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Glen Campbell once said, "I think God gave me a gift to sing and play. I really don't call it Country or Rock or
Pop. I listen for chord progression, melody, a good lyric that says something positive." With 1968's Wichita Lineman,
Campbell proved that good songs were good songs... no matter their genre. The album, released at the height of Campbell's
success in music and on TV, is certified Double Platinum. In addition to the classic title song, written by the great
Jimmy Webb, the album includes songs by the Bee Gees, Otis Redding, Rod McKuen and Jacques Brel and Sonny Bono.
Back cover of CD: Glen Campbell-Wichita Lineman album
Glen Campbell was a very popular Country singer in the 1960s. Having a popular TV show, and acting in movies,
he his best known for his music. The title track of Wichita Lineman is probably THE song I associate, having the
45 rpm single when I was growing up. It's flip side, "Fate Of Man" is also on this album, and I still believe
that collecting original albums on CD is the best bet. Especially for those, like myself, who had singles from artists,
and finding BOTH the A-sides and B-sides on CD. Glen had numerous #1 albums on the Country chart, and listening to one of
them, Wichita Lineman, it's obvious that this album deserved to reach the top. Every song is great, as he covers
songs written (and/or recorded) by other well-known artists, as well as one by himself -- "Fate Of Man" was written
solely by Campbell.
Another big hit from this album was Chris Gentry's "Dreams Of The Everyday Housewife." There is one cover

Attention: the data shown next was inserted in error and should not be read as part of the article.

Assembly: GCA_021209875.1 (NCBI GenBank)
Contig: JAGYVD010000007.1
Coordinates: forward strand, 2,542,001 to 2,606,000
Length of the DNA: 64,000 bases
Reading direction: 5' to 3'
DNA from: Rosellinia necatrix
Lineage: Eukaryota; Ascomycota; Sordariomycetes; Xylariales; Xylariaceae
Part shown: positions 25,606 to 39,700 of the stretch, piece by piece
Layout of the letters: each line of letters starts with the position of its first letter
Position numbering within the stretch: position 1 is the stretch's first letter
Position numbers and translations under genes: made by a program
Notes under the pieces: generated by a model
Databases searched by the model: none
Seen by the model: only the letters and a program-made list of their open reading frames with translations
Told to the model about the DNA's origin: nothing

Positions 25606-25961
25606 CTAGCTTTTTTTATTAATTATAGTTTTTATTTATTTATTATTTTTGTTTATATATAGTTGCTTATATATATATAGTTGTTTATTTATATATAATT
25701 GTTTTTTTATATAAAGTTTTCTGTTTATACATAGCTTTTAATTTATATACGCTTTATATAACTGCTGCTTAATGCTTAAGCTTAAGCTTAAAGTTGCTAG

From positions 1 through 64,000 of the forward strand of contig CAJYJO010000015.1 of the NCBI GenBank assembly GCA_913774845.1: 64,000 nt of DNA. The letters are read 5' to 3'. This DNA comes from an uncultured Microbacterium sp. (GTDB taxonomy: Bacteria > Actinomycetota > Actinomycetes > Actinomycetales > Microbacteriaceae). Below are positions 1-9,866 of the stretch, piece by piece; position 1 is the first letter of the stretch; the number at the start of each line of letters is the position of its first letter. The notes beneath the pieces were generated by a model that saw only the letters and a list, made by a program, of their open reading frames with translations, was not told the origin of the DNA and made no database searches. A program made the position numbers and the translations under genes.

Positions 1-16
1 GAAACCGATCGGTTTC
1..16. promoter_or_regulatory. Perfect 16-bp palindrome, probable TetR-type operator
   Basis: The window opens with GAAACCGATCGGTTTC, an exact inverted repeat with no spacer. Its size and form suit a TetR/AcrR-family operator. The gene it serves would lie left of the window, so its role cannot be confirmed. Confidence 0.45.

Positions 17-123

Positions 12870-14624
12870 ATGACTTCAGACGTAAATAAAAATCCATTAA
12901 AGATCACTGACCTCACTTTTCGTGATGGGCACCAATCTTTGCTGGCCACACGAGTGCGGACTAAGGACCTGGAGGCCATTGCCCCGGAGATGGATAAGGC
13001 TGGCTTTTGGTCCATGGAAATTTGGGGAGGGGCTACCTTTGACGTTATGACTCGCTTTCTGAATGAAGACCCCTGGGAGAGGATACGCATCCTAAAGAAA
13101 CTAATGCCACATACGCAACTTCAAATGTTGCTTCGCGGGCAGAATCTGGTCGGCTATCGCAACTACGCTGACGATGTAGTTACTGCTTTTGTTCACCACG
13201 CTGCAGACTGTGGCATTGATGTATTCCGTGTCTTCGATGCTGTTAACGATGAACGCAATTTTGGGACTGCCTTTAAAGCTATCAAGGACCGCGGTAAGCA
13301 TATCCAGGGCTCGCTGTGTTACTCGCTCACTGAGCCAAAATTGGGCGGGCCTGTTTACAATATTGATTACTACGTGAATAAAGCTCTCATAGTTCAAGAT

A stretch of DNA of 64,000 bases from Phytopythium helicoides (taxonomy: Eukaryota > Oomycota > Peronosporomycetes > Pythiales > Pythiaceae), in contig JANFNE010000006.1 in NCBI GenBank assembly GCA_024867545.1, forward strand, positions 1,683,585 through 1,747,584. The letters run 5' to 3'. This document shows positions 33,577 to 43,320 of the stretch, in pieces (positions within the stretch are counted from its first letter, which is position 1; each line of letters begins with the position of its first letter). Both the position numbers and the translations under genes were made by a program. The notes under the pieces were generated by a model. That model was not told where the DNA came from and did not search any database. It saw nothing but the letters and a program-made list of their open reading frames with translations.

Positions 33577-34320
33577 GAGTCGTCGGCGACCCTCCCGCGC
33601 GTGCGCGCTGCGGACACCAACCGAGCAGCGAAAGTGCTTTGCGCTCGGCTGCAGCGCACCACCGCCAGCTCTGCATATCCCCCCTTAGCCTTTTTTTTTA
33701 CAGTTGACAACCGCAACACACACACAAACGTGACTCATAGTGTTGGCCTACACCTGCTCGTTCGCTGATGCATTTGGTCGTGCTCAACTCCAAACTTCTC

song, Otis Redding's "(Sittin' On) The Dock Of The Bay," (very soulful version as it's original); The Bee
Gees' "Words" (one of the best written songs by the Brothers Gibb). "If You Go Away" (Jacques Brel/Rod
McKuen) has got to be one of the most saddest songs to listen to, and this is proven by how Campbell sings this song.
It's very emotional, and the music as well, blends a very emotional sadness throughout the song. Tim Hardin's "Reason
To Believe" would be more famous by Rod Stewart in the early 1970s. Stewart's version was slower than Campbell's,
and having a more country flavor, especially with the guitar solos.
The rest of the songs you tend to ask, "Is this Country or is it Pop?" Compared to today's Country sounding-like-Pop,
today's style is more Rock than Pop. However, with Campbell's songs, they all can be categorized as Country and/or Pop,
and all in all, a very different style than today's Country/Pop sound. I would consider it Country, as it not only had
it's own unique Country sound, it also fitted with the Country styles of other popular 1960s artists.
Glen Campbell proves that his ORIGINAL albums are worth collecting on CD. Sure, his well-known songs are easily
recognized and remembered in Best Of and Greatest Hits compilations, but there are other standout tracks that never made
these compilations. "Fate Of Man" is a classic example. They have reissued Campbell's other original popular
albums, and I'm sure they're worth looking into: Gentle On My Mind (1967), By The Time I Get To Phoenix
(1967), and Galveston (1969). For the true Glen Campbell fan, the original albums on CD is the best bet.
It's just watching out on Best Of and Greatest Hits, that they add one or more songs never released on albums. This is
the case in a popular artist's box set collection. A box set of Campbell's original albums (with or without bonus tracks)
would be just as great. (They recently did this with Johnny Cash's original early 1970s albums.)
Wichita Lineman is a sure hit -- every song on it.
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